Stuntman Travis Pastrana nails jump over Caesars Palace fountain that Evel Knievel couldn't manage (video inside)

Travis Pastrana has nailed a trio of stunts in Las Vegas in a tribute to late stuntman Even Knievel including one over the Caesars Palace fountain which the late stuntman was injured attempting.

LAS VEGAS, NV - JULY 08:  Travis Pastrana peforms during HISTORY's Live Event "Evel Live" on July 8, 2018 in Las Vegas, Nevada.  (Photo by Neilson Barnard/Getty Images for HISTORY)
Travis Pastrana flies over the iconic fountain. Source: Getty

Pastrana surpassed Knievel's jump over 50 crushed cars, done at the Los Angeles Coliseum in 1973, by clearing 52 cars.

The 34-year-old then beat Knievel’s jump over 14 Greyhound buses, which the late stunt icon accomplished in 1975 at Ohio's Kings Island amusement park, by flying over 16 buses.

Pastrana's then capped "Evel Live," a three-hour telecast on the History Channel, by clearing the fountain at Caesars Palace.

Knievel came up short on his attempt at jumping the fountain, hitting the knuckle just before the landing ramp and losing control. He flew head first over the handlebars and tumbled like a rag doll along the pavement. He crushed his pelvis and fractured several other bones.



Baby squirrels in the US freed from tail tangle

Baby squirrels in the US state of Wisconsin have been freed after their tails became dangerously tangled together.

They were handed in at the Wisconsin Humane Society’s Wildlife Rehabilitation Centre which worked to save the lives of the five young grey squirrels.

They became entangled with grass and plastic strips their mother used to build a nest.

The squirrels were cut free with scissors while under anaesthetic.

"You can imagine how wiggly and unruly this frightened, distressed ball of squirrely energy was, so our first step was to anaesthetise all five of them at the same time," the centre told the BBC.

Then they began unravelling the "Gordon Knot".

"It was impossible to tell whose tail was whose, and we were increasingly concerned because all of them had suffered from varying degrees of tissue damage to their tails caused by circulatory impairment.

"The creatures will soon be free to resume a tangle-free life in the wild," the centre said.

Baby squirrels in Wisconsin have been freed after their tails became dangerously tangled together. Source: rnz.co.nz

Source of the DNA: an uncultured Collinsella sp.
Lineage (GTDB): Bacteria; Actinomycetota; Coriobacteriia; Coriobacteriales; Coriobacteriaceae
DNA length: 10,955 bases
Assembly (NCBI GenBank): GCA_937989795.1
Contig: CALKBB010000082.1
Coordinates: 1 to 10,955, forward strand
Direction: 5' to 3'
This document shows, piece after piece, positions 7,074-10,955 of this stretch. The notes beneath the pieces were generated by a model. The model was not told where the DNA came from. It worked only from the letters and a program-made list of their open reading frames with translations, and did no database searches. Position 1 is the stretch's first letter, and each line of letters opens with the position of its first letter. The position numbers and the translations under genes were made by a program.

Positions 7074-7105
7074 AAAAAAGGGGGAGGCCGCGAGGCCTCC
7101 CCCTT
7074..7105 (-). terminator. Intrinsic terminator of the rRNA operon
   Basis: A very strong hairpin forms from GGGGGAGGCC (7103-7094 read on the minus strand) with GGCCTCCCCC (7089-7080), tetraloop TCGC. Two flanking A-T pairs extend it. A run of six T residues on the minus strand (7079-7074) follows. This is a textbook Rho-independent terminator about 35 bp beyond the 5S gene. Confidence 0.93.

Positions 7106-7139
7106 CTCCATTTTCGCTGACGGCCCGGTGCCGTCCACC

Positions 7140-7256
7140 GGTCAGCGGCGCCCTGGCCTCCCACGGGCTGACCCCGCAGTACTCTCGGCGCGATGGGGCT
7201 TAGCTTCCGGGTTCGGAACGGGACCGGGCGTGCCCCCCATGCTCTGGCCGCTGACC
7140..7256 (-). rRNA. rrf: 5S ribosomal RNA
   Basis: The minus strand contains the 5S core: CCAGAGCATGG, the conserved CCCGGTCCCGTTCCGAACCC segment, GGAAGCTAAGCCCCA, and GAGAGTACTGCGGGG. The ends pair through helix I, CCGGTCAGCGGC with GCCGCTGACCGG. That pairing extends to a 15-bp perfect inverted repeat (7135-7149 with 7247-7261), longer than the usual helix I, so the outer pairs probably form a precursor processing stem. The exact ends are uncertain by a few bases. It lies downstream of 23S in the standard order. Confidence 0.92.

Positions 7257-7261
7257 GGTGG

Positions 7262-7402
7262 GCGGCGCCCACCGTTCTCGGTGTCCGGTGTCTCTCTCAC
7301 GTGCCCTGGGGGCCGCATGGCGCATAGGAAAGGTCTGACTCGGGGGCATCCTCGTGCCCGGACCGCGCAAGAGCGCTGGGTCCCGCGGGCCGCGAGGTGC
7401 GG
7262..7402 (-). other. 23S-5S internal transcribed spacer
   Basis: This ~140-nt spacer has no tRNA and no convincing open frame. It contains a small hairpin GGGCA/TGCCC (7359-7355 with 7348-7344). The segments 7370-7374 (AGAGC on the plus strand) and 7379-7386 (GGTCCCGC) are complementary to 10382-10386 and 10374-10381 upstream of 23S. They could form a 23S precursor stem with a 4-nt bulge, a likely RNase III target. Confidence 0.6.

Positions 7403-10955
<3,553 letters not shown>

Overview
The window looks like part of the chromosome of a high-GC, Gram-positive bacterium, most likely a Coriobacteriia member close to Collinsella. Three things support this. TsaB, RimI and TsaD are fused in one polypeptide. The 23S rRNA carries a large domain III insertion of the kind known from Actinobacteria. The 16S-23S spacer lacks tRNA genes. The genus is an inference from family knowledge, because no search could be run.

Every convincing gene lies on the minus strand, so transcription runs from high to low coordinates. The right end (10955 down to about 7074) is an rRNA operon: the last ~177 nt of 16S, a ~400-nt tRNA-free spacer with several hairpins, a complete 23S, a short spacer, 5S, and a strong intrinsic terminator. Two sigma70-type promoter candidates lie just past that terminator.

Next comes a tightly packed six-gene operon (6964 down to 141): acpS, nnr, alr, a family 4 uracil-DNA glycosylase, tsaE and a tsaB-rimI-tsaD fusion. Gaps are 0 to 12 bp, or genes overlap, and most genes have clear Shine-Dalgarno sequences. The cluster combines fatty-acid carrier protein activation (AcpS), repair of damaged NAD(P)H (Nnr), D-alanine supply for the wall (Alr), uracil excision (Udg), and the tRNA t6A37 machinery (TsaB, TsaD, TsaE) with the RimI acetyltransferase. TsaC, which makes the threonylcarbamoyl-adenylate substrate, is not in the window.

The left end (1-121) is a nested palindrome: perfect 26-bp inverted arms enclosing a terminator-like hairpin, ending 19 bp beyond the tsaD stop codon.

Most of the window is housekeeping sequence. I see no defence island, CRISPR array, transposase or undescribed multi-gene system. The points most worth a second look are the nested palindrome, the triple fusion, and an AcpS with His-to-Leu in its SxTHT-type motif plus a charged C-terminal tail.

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US federal agency admits losing track of 1,488 'vulnerable' migrant children

Twice in less than a year, the US federal government has lost track of nearly 1,500 migrant children after placing them in the homes of sponsors across the country, federal officials have acknowledged.

The Health and Human Services Department recently told Senate staffers that case managers could not find 1,488 children after they made follow-up calls to check on their safety from April through June.

That number represents about 13 per cent of all unaccompanied children the administration moved out of shelters and foster homes during that time.

The agency first disclosed that it had lost track of 1,475 children late last year, as it came under fire at a Senate hearing in April.

Lawmakers had asked HHS officials how they had strengthened child protection policies since it came to light that the agency previously had rolled back safeguards meant to keep Central American children from ending up in the hands of human traffickers.

"The fact that HHS, which placed these unaccompanied minors with sponsors, doesn't know the whereabouts of nearly 1,500 of them is very troubling," Republican Senator Rob Portman of Ohio, the panel's chair, said.

"Many of these kids are vulnerable to trafficking and abuse, and to not take responsibility for their safety is unacceptable."

HHS spokeswoman Caitlin Oakley disputed the notion that the children were "lost".

"Their sponsors, who are usually parents or family members and in all cases have been vetted for criminality and ability to provide for them, simply did not respond or could not be reached when this voluntary call was made," she said in a statement.

Since October 2014, the federal government has placed more than 150,000 unaccompanied minors with parents or other adult sponsors who are expected to care for the children and help them attend school while they seek legal status in immigration court.

Yesterday, members of a Senate subcommittee introduced bipartisan legislation aimed at requiring the agency to take responsibility for the care of migrant children, even when they are no longer in their custody.

An Associated Press investigation found in 2016 that more than two dozen unaccompanied children had been sent to homes where they were sexually assaulted, starved or forced to work for little or no pay.

At the time, many adult sponsors didn't undergo thorough background checks, government officials rarely visited homes and in some cases had no idea that sponsors had taken in several unrelated children, a possible sign of human trafficking.